Lightning is both an indicator and a driver of climate change. Using satellite observations of lightning and historical weather data, we find that the spatial pattern of summer lightning over northern circumpolar regions increases strongly with a proxy that we have developed in recent years: the product of convective available potential energy (CAPE) and precipitation. Applying this relationship to climate projections in areas underlain by permafrost, we find that summer lightning will increase by 112 ± 38% by end of century.
Future flash rates at northern treeline are comparable to current levels 480 km to the south in boreal forests. We hypothesize that lightning increases may induce a fire-vegetation feedback whereby more burning in the Arctic tundra will expedite a northward migration of boreal trees by about that distance. This has the potential to accelerate the positive feedback associated with permafrost soil carbon release.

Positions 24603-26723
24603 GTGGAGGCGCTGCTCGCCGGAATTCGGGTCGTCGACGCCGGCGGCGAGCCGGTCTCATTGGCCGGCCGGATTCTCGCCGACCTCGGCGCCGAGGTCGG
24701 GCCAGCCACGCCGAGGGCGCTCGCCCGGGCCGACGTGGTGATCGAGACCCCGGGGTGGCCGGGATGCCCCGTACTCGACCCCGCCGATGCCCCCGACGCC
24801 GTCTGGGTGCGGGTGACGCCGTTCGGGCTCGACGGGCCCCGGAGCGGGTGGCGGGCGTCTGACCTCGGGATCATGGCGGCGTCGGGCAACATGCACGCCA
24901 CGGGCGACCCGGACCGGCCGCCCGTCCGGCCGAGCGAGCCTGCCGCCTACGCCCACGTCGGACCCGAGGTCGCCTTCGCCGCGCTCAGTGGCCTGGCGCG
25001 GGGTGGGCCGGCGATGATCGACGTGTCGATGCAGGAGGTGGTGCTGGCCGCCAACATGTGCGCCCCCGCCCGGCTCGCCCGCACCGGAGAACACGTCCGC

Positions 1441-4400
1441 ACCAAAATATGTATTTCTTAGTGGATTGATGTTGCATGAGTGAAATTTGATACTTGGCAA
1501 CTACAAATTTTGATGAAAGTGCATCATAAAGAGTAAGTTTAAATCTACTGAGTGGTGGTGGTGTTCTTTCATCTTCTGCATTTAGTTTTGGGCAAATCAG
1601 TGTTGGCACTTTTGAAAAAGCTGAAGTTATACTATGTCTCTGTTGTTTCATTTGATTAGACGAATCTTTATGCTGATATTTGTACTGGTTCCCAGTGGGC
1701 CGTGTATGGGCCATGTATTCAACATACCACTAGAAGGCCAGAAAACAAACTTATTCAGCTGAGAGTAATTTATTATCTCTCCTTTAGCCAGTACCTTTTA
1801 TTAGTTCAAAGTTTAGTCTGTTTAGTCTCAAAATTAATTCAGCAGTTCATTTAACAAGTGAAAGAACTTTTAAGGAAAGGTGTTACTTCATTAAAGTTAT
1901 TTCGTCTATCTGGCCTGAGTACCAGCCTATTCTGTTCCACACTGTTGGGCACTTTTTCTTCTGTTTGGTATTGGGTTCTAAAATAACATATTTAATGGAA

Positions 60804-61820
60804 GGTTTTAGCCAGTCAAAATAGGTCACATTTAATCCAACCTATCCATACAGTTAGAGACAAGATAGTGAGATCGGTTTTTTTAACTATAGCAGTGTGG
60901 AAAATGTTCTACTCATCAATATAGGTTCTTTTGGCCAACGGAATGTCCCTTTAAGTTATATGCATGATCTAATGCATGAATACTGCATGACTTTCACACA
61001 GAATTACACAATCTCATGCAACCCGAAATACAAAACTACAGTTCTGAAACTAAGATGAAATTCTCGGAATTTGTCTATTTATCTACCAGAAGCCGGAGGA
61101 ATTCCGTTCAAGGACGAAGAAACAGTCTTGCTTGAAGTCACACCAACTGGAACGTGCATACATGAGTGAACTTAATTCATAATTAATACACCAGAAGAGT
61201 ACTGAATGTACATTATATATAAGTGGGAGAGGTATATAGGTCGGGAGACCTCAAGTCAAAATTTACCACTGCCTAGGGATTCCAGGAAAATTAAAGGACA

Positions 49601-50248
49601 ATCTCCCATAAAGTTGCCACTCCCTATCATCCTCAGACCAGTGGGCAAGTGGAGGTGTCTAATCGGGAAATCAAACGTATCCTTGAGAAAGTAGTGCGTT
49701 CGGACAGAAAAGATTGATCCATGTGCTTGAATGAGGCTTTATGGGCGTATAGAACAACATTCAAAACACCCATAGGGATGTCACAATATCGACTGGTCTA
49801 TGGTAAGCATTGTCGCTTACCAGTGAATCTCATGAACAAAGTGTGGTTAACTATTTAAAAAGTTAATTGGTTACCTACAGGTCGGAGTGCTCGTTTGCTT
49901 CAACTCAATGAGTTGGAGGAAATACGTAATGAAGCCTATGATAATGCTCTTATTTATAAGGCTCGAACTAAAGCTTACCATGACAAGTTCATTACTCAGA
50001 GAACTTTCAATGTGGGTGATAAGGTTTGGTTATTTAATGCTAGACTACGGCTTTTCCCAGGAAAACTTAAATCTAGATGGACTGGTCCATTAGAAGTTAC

(left) The distribution of permafrost soil carbon. (right) The fractional increase in lightning projected for this century. The increase in lightning over areas of high permafrost carbon will accelerate the release of carbon to the atmosphere, accelerating warming.